Australian citizenship set to become more difficult to gain
There are many benefits of becoming an Australia citizen. You are entitled to vote in government elections, you can live in Australia indefinitely, you can re-enter Australia freely, you can get support from the Australian embassy overseas, your children can become Australian citizens, you cannot be deported to your home country and you can get financial support for education, among other beneficial rights and entitlements.
An amendment to the Australian Citizenship Act 2007 has been proposed that will make it more difficult for applicants to gain Australian citizenship. Some of the proposed harsher requirements include extending the good character requirement to include applicants under 18 years of age, extending the requirement to not approve citizenship applications if the applicant has committed an offence in certain circumstances to applications under any stream, and making it mandatory for the Minister to cancel a person’s approval to become an Australian citizen if there are concerns as to the person’s identity or concerns that they pose a risk to national security.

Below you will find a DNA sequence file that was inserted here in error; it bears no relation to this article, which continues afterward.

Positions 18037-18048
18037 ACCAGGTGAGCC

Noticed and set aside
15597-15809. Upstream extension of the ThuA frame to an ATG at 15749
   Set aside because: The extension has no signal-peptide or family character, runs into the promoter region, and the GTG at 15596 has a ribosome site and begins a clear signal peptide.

It is also proposed that certain decisions made by the Minister for Immigration will not be subject to merits review, essentially meaning that to challenge these decisions, there must be an error of law. These decisions include revoking a person’s citizenship or cancelling or refusing an approval for citizenship if the Minister is satisfied that the decision was in the public interest.
If the amendment is passed through Parliament, it will be harder to become an Australian citizen. If you want to become a citizen before these changes take place, it is important that you apply for Australian citizenship as soon as possible. Our team of migration lawyers are happy to help you in your quest to become an Australian citizen, and with experience and efficiency will be able to help you secure citizenship before these changes take place. To start your citizenship application today, contact us on (07) 3229 4025 or at firstname.lastname@example.org.